Petitioners Claudette Thorne and Heston Bostwick are asking the High Court to vitiate the results of the March 2, 2020, General and Regional Elections as it was substantially not in compliance with the law in relation to the conduct of the election in Guyana. But leading Caribbean Senior Counsel Anthony Astaphan, on behalf of the Guyana Elections Commission (GECOM) is arguing that the petitioners have not submitted evidence to show that there was “total non-compliance with the law”.
These were among the arguments proffered by Astaphan this morning when Chief Justice Roxane George, SC commenced hearing election petition #88, the APNU/AFC only surviving petition on which the party is seeking to invalidate the results of the election on the ground that Section 22 of the Election Laws (Amendment) Act (ELA) and Order #60 of 2020 are unconstitutional.
Order #60 of 2020 was created by GECOM pursuant to Section 22 of the ELA and Article 162 of the Constitution of Guyana to facilitate the recount of all ballots in the March 2020 General and Regional Election. The intent of Order #60 was to resolve irregularities, discrepancies, and anomalies occurring in the elections process and to determine a final credible count.
In his opening arguments, Astaphan noted that in the Guyanese case of Esther Perreira v Chief Election Officer et al 1998, Justice Claudette Singh, as she then was, made it “very clear” that in Guyana a mere breach of the law is not sufficient to invalidate the results of an election. The Senior Counsel pointed out that the petitioners failed to plead that there was total non-compliance with the law in relation to the conduct of the March 2, 2020, General and Regional Elections.
“…total non-compliance with the law as held by Justice Singh where she said that no ID [card]… was a substantial non-compliance with constitutional provisions for free and fair elections in Guyana because it would have had the effect of denying persons the right to vote simply because they did not have an ID card, when in fact the law would have permitted them to vote, once registered, without an ID card.”
Reading excerpts from Justice Singh’s decision, Astaphan said: “no political party can… wave the constitutional right of members of the electorate. The voice of the members of the electorate to speak through ballot cannot be silenced by arrogant agreements among political parties. Even Parliament cannot do so, since the voice of the members of the electorate to speak through the ballot is a constitutional right.”
Taking this into consideration, the Caribbean lawyer argued that there is nothing pleaded in petition #88 to suggest any sort of total non-compliance with the provisions of the Representation of the People Act which required there to be a recount to remove the difficulties that were being experienced by GECOM and the country to arrive at a credible recount to be able to declare a final election result.
“A mere breach is not enough. It has to be a substantial non-compliance that introduces something, introducing a principle that is hostile to the fundamental constitutional principle,” he added.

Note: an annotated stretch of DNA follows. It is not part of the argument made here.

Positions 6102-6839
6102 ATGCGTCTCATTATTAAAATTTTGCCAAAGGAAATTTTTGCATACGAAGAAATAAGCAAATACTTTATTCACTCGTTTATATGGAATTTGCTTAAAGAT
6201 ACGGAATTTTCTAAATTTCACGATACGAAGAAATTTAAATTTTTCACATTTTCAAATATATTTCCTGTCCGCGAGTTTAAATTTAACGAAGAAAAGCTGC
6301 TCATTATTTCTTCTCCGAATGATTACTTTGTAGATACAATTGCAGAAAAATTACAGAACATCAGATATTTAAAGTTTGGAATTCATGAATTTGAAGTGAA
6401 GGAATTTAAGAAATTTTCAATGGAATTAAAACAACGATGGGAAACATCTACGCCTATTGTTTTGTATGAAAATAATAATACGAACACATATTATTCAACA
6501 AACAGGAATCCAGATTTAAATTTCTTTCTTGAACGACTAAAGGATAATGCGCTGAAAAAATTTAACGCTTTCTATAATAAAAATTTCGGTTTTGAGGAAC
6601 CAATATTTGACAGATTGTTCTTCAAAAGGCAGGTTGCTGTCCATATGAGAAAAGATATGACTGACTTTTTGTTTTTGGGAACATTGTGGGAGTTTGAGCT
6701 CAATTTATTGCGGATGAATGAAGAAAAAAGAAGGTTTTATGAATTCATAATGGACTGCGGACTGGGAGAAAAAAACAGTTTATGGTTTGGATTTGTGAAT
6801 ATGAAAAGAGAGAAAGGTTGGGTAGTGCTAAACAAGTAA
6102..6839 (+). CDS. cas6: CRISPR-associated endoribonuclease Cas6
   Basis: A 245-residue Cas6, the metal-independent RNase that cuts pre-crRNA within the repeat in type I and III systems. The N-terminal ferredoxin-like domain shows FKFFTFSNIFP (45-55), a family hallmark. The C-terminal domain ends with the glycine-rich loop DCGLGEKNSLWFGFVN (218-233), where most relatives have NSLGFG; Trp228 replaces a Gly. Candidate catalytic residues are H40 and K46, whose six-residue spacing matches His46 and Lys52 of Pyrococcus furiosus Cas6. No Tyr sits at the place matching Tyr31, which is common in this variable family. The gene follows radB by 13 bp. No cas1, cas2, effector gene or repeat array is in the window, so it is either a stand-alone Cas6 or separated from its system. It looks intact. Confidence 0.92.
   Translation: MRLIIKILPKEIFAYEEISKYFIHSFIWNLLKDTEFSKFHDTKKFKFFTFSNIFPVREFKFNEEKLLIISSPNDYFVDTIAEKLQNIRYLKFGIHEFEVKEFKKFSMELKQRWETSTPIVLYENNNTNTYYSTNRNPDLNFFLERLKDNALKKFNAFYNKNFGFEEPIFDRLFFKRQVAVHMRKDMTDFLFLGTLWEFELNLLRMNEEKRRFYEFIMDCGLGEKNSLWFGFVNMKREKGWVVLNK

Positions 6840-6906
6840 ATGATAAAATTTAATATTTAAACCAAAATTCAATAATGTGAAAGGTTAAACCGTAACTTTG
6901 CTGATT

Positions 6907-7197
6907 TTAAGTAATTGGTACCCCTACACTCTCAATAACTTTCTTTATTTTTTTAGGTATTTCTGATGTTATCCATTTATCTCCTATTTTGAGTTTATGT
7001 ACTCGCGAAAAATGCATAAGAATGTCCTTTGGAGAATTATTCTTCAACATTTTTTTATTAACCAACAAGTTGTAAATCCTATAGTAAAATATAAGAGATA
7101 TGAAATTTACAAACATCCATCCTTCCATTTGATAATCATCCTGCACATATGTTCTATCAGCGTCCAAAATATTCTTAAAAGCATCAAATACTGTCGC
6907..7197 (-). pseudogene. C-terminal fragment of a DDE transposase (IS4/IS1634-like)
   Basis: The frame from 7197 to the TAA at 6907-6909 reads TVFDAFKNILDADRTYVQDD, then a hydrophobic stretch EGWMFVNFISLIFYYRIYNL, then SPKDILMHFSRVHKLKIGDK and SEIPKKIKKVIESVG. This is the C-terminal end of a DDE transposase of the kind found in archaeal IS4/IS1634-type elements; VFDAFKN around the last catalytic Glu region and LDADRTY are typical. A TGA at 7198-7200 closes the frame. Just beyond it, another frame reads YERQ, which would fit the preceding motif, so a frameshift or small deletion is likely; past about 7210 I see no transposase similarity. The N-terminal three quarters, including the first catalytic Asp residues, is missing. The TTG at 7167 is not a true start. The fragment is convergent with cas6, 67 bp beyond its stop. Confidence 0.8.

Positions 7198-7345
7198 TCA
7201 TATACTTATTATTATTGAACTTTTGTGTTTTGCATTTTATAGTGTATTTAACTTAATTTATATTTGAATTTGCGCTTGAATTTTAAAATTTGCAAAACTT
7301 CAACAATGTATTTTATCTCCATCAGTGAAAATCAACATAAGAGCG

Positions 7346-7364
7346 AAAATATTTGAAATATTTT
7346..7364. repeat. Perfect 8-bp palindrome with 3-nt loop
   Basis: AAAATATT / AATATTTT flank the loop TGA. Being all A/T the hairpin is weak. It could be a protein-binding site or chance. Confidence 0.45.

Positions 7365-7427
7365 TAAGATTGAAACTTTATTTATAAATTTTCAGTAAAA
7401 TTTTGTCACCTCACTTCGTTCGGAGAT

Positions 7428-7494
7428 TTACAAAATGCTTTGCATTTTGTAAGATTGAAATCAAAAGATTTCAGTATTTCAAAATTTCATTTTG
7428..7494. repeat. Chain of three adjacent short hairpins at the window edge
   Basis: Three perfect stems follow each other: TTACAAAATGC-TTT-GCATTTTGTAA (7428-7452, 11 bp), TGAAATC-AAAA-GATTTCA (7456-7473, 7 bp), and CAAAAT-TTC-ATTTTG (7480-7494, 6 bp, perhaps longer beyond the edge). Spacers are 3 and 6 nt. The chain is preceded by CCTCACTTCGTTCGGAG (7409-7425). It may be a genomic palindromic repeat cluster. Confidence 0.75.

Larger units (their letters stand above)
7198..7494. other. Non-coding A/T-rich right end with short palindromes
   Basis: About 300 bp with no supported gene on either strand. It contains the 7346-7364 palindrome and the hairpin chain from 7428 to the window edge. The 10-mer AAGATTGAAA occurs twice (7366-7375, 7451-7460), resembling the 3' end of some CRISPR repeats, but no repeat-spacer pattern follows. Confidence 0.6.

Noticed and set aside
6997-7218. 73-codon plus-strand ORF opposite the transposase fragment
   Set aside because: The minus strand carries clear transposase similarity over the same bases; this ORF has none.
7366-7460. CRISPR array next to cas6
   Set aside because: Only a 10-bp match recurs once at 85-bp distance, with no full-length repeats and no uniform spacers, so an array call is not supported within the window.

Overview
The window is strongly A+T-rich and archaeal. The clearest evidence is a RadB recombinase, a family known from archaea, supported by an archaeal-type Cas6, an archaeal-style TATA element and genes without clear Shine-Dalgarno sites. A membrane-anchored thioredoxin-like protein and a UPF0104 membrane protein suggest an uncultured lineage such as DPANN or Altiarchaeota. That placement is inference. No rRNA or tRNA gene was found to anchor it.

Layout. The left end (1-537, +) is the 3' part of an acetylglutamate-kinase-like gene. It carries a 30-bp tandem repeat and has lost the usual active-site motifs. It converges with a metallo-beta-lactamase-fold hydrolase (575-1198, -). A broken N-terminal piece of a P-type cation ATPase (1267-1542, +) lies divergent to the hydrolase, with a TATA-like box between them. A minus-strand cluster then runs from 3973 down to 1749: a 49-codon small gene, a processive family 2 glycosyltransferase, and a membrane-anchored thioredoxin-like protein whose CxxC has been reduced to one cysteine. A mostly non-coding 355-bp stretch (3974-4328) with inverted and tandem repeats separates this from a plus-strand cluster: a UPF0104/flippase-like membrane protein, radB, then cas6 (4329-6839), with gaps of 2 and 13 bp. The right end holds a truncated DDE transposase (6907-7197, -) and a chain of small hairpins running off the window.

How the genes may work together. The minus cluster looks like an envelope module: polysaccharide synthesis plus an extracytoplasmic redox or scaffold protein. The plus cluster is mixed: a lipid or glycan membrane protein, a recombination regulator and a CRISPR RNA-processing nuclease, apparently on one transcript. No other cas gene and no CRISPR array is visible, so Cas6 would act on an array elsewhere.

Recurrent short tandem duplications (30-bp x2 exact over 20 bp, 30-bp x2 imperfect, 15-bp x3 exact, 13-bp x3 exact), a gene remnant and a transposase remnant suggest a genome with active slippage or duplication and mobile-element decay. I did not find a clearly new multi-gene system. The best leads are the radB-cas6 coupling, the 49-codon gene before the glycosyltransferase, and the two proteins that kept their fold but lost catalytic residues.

“So, then Mr. Astaphan are you saying that there has been a breach but just that it is not substantial?” the Chief Justice asked GECOM’s lawyer.
He replied “no” and went on to clarify, “I am saying to arrive at a breach, you have to establish that the breach was of such an effect as to affect the conduct on the recount.” Our primary case as you would see from our submissions is that there was no breach. We stand by our written submissions fully and absolutely. That there was no breach. That Section 22 of the ELA got its constitutional status and genesis from Article 162 of the Constitution. Order 60 was entirely consistent with Section 22 of the ELA and Article 162…the purpose for Order 60 was transparent, it was enacted in good faith and it was intended to remove the difficulties that prevented a declaration of final results for several months.”
Astaphan questioned, “In the face of the difficulty, what was GECOM to do? What should GECOM have done with the intransigence of the Chief Elections Officer and the Returning Officers and the difficulty to get cooperation for resolution in the matter?”
He continued: “As I indicated in my introductory comment, the Constitution and statute were obliged to act otherwise, chaos would have resulted as a result of the inability of GECOM because of the difficulties and intransigence that it faced in declaring the final result as to who was properly elected in Guyana.”
“We [GECOM] are not conceding any breach at all,” Astaphan made it clear.
“Merely stating in the petition that the election results may have been affected in wholly affects. There must be material particulars and facts that indicate precisely how that would have been done. Merely stating that is a vague general statement…”
Against this backdrop, Astaphan told the Chief Justice that even if she finds that there was a breach, there were no consequences which affected the conduct or result of the count, and therefore the election petition should be dismissed.
The Chief Justice is set to rule on April 26th, 2021.